If the property is an HMO, the Management of House in Multiple Occupation (England) Regulations 2006 require the person managing the HMO to supply the latest gas appliance test certificate it has received in relation to the testing of any gas appliance to the local authority within 7 days of receiving a request to do so. Failure to do so without a reasonable excuse is a criminal offence. It is therefore essential to keep good records in addition to carrying out the tests. Since October 2018, each local authority has it own set of requirements in which are made clear on the authorities website which must be met within a time frame.

1.4 Electrical Safety

1.4.1 HHSRS

Electrical Hazards are covered by the HHSRS and any electrical hazard can be dealt with by the local authority using their enforcement powers under Housing Act 2004.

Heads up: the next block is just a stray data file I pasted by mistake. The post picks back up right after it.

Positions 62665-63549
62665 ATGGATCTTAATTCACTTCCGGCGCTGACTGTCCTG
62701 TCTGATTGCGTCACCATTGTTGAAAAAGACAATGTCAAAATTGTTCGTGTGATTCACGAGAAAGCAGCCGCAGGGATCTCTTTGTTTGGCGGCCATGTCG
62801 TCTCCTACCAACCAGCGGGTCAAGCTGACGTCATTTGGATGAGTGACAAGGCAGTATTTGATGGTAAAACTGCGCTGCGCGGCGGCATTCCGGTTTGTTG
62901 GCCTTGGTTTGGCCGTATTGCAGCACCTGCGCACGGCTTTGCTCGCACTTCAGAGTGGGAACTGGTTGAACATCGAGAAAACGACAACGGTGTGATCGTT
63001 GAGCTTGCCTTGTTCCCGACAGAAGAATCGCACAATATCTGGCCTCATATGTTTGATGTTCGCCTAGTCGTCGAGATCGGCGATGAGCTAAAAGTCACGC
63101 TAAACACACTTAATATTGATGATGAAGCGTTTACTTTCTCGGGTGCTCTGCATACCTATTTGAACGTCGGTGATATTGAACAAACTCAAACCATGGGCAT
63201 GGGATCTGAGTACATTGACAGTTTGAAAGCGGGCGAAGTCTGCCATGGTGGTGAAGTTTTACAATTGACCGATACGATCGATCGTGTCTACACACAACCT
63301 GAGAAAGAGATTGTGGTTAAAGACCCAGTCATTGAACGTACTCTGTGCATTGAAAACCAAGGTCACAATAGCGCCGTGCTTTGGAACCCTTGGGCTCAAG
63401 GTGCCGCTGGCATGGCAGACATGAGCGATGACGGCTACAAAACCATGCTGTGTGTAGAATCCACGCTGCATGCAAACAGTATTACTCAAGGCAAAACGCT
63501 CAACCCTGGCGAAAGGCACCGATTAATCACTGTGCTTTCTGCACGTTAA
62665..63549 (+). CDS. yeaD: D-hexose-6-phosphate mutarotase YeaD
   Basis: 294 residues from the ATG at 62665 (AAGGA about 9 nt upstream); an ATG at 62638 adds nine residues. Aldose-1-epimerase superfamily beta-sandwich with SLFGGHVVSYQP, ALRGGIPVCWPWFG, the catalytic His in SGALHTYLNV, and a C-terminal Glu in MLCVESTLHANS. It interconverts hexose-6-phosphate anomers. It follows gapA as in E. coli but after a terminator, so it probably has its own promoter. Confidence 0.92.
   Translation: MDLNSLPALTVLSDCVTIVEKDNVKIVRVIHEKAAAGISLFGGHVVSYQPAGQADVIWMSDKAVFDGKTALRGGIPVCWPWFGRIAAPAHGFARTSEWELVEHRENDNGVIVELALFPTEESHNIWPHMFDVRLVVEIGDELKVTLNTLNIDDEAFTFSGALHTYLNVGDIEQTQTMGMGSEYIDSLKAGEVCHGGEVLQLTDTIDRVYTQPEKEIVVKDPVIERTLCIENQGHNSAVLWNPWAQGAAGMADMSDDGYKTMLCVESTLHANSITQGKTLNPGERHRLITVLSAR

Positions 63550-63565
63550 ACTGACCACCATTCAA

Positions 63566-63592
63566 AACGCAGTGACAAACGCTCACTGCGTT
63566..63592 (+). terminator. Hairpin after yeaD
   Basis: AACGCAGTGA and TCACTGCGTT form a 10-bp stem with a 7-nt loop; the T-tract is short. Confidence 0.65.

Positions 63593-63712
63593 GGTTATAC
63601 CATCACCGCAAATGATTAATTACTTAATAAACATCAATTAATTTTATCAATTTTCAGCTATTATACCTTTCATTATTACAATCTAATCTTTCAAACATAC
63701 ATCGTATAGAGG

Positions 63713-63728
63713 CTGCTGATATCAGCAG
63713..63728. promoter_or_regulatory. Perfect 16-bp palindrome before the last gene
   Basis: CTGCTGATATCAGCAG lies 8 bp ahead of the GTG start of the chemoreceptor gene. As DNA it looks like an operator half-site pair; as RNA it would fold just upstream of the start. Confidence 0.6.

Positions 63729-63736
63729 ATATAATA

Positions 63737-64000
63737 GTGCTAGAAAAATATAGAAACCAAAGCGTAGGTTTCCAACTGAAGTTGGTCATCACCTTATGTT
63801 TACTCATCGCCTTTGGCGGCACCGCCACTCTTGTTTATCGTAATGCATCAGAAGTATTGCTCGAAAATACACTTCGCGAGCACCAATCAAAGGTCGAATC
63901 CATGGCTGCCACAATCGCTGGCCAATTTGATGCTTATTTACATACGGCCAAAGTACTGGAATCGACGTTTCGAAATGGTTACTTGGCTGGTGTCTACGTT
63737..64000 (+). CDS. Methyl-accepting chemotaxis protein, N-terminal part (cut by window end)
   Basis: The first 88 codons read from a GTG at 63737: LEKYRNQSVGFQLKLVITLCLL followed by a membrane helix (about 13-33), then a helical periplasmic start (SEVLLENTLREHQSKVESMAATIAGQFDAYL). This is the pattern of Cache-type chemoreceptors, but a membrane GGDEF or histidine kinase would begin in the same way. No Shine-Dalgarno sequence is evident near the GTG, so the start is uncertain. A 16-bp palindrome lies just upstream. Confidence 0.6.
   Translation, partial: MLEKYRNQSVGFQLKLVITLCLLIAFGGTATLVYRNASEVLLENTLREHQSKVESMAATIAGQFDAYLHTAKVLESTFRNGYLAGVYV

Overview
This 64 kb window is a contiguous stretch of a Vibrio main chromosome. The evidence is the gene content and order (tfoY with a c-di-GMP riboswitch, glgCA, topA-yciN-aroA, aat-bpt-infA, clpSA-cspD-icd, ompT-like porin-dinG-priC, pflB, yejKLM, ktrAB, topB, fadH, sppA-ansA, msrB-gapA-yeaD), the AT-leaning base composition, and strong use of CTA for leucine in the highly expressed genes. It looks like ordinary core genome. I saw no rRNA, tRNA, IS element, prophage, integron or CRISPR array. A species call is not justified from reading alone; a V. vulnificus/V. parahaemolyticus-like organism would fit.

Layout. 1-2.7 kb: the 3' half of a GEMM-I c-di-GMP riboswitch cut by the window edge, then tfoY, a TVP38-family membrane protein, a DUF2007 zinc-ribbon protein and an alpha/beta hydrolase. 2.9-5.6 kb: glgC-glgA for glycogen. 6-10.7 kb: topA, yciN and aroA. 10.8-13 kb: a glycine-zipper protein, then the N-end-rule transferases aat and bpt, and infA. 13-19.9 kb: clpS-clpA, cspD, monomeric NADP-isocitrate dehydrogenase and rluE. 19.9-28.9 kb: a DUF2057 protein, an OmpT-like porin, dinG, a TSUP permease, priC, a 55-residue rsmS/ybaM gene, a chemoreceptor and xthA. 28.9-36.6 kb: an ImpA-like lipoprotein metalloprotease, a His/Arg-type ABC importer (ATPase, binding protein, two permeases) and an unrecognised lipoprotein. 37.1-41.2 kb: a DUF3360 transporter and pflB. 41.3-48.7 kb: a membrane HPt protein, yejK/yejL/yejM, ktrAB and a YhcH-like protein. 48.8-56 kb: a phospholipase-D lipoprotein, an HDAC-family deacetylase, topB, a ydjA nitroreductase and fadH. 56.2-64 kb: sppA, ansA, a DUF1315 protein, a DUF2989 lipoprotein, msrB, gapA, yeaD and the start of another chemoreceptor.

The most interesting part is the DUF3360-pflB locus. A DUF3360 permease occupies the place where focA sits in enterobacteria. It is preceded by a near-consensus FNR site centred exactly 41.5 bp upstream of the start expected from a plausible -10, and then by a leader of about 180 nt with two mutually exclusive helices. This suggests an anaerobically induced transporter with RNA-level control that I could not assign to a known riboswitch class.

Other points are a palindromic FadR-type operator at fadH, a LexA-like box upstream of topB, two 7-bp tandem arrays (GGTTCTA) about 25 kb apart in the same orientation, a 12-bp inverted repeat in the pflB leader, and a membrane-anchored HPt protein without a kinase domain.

1.4.2 HMOs

If the property is an HMO, the Management of Houses in Multiple Occupation (England) Regulations 2006 impose a duty to obtain an electrical installation inspection report and certificate every five years.

1.4.3 Electrical Safety Regulations

Once sections 122 and 123 Housing and Planning Act 2016 are in force, the Secretary of State will have power to make regulations imposing duties on landlords and licensors of residential accommodation to ensure that electrical safety standards are met. Local authorities will primarily be responsible for enforcing these duties, but the regulations may also provide for terms to be implied into a tenancy or licence agreements to enable enforcement by the tenant or licensee.

1.5 Fire Safety

1.5.1 HHSRS

Exposure to uncontrolled fire is a hazard under the HHSRS. Any fire hazard can be dealt with by the local authority using their enforcement powers under Housing Act 2004.